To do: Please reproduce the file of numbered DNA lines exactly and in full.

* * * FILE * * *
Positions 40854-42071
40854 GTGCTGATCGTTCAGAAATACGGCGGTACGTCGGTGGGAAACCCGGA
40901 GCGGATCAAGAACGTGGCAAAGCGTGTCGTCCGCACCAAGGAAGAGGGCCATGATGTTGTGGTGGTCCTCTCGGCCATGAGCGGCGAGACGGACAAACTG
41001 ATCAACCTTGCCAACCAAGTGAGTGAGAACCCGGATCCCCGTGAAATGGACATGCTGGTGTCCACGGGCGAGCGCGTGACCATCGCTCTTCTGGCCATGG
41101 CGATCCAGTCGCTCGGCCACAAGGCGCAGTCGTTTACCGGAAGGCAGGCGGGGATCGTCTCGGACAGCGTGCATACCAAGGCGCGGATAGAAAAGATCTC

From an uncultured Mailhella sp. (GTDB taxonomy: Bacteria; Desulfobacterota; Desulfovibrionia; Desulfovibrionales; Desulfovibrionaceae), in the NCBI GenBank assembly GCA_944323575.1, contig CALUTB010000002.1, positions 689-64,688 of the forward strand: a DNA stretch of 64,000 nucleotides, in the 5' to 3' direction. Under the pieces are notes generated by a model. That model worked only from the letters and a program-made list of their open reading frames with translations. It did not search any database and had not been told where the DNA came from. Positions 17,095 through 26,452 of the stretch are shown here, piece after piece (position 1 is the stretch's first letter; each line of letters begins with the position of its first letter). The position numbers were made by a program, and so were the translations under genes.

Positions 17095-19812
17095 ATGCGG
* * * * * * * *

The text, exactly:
Positions 40854-42071
40854 GTGCTGATCGTTCAGAAATACGGCGGTACGTCGGTGGGAAACCCGGA
40901 GCGGATCAAGAACGTGGCAAAGCGTGTCGTCCGCACCAAGGAAGAGGGCCATGATGTTGTGGTGGTCCTCTCGGCCATGAGCGGCGAGACGGACAAACTG
41001 ATCAACCTTGCCAACCAAGTGAGTGAGAACCCGGATCCCCGTGAAATGGACATGCTGGTGTCCACGGGCGAGCGCGTGACCATCGCTCTTCTGGCCATGG
41101 CGATCCAGTCGCTCGGCCACAAGGCGCAGTCGTTTACCGGAAGGCAGGCGGGGATCGTCTCGGACAGCGTGCATACCAAGGCGCGGATAGAAAAGATCTC

From an uncultured Mailhella sp. (GTDB taxonomy: Bacteria; Desulfobacterota; Desulfovibrionia; Desulfovibrionales; Desulfovibrionaceae), in the NCBI GenBank assembly GCA_944323575.1, contig CALUTB010000002.1, positions 689-64,688 of the forward strand: a DNA stretch of 64,000 nucleotides, in the 5' to 3' direction. Under the pieces are notes generated by a model. That model worked only from the letters and a program-made list of their open reading frames with translations. It did not search any database and had not been told where the DNA came from. Positions 17,095 through 26,452 of the stretch are shown here, piece after piece (position 1 is the stretch's first letter; each line of letters begins with the position of its first letter). The position numbers were made by a program, and so were the translations under genes.

Positions 17095-19812
17095 ATGCGG